The complete blood count (CBC) is used to evaluate health status in the contexts of various clinical situations such as anemia, infection, inflammation, trauma, malignancies, etc. To ensure safe clinical application of the CBC, reliable biological variation (BV) data are required. The study aim was to define the BVs of CBC parameters employing a strict protocol.Methods:
Blood samples, drawn from 30 healthy subjects (17 females, 13 males) once weekly for 10 weeks, were analyzed using a Sysmex XN 3000 instrument. The data were assessed for normality, trends, outliers and variance homogeneity prior to coefficient of variation (CV)-analysis of variance (ANOVA). Sex-stratified within-subject (CVI) and between-subjects (CVG) BV estimates were determined for 21 CBC parameters.Results:
For leukocyte parameters, with the exception of lymphocytes and basophils, significant differences were found between female/male CVI estimates. The mean values of all erythrocyte-, reticulocyte- and platelet parameters differed significantly between the sexes, except for mean corpuscular hemoglobin concentration, mean corpuscular volume and platelet numbers. Most CVI and CVG estimates appear to be lower than those previously published.Conclusions:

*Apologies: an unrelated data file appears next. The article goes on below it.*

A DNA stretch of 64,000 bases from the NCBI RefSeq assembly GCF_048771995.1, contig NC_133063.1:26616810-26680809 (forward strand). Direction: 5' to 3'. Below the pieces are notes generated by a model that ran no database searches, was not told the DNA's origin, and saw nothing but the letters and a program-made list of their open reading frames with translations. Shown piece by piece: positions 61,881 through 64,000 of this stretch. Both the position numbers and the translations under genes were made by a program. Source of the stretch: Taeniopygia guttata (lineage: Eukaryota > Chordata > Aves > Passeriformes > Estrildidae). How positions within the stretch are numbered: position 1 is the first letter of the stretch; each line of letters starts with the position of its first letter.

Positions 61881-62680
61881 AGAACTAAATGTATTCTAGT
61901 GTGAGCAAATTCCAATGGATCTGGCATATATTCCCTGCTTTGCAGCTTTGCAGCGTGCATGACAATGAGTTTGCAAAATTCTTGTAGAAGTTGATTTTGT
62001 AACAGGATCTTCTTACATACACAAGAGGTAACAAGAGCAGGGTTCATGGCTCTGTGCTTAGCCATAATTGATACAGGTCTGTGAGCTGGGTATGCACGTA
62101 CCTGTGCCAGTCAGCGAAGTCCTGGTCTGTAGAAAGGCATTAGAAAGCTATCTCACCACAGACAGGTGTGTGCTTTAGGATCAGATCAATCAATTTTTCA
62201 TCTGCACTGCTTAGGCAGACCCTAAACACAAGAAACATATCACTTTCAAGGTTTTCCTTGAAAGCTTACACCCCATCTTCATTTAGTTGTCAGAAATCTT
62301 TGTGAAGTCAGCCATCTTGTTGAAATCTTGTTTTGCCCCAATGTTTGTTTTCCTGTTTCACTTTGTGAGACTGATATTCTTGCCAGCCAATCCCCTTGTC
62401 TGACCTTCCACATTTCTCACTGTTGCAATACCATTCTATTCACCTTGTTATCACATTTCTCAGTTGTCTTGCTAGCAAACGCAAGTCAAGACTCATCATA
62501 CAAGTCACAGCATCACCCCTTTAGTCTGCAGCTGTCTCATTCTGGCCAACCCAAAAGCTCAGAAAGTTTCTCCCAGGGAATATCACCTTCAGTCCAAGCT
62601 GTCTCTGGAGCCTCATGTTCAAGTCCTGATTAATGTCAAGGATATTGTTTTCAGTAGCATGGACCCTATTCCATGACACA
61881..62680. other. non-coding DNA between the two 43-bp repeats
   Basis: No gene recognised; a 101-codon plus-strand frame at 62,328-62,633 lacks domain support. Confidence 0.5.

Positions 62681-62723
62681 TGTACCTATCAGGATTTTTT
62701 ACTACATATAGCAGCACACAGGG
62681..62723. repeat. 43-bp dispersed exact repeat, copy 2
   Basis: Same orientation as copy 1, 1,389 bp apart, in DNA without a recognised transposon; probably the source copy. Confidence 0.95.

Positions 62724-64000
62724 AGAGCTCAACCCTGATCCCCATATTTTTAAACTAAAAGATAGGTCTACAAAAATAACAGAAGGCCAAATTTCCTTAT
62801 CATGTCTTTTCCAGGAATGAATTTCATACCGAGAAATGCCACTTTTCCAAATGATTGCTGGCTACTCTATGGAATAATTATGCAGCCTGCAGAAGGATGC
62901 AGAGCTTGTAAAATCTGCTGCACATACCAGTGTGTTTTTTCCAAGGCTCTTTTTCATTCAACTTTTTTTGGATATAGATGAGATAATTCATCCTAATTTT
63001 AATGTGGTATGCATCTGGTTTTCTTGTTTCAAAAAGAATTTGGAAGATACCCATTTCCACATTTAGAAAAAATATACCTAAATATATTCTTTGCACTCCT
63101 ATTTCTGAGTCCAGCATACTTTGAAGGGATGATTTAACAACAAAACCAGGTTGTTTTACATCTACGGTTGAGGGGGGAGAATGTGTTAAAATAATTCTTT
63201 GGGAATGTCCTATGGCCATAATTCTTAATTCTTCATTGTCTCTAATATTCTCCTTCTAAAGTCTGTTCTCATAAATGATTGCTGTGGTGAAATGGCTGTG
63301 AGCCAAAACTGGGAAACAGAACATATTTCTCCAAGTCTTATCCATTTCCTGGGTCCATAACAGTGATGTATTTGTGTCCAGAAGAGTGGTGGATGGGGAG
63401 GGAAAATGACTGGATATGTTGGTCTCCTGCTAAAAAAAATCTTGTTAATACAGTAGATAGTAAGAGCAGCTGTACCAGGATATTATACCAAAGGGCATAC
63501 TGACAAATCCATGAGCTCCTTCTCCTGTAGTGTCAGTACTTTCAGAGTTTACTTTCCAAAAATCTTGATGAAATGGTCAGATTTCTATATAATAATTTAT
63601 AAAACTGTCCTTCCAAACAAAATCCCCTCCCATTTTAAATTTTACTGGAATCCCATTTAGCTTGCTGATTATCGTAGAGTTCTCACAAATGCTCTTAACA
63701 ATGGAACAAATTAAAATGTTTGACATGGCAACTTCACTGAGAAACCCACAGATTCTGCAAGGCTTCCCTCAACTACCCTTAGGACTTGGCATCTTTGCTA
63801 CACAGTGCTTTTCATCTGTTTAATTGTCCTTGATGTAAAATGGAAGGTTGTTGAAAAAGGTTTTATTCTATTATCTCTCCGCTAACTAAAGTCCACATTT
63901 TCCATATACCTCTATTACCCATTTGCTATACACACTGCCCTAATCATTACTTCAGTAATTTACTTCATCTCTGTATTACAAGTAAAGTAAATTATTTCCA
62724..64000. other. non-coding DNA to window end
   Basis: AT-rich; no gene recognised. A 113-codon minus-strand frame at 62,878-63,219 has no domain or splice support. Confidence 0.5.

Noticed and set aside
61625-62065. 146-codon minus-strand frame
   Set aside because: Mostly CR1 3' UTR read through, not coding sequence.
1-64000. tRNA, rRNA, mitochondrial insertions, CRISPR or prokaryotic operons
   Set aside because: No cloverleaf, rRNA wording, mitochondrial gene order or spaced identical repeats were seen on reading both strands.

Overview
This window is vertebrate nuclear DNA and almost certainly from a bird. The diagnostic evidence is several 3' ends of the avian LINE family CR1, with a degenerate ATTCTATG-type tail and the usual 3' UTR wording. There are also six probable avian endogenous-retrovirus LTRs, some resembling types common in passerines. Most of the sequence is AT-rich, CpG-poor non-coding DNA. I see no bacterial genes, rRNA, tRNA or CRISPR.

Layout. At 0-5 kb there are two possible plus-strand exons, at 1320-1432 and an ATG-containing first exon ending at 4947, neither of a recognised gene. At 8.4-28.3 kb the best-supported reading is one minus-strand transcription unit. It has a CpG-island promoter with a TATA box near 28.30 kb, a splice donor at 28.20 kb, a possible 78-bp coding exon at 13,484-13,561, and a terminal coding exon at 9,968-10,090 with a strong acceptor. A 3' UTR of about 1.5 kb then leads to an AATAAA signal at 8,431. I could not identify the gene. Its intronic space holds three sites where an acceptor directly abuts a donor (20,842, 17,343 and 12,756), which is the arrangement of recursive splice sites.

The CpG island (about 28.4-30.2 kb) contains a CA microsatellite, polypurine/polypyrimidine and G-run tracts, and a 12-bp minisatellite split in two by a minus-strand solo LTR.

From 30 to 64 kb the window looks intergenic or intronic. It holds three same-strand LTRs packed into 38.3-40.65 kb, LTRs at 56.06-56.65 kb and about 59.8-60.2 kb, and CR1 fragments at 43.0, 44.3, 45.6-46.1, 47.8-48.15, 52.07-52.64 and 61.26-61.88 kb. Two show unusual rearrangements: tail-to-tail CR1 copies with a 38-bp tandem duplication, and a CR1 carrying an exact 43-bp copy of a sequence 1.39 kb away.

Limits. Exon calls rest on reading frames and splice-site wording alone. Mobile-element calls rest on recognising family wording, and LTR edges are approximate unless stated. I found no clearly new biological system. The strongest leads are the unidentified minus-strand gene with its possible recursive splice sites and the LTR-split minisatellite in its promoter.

Our study, based on a rigorous protocol, provides updated and more stringent BV estimates for CBC parameters. Sex stratification of data is necessary when exploring the significance of changes in consecutive results and when setting analytical performance specifications.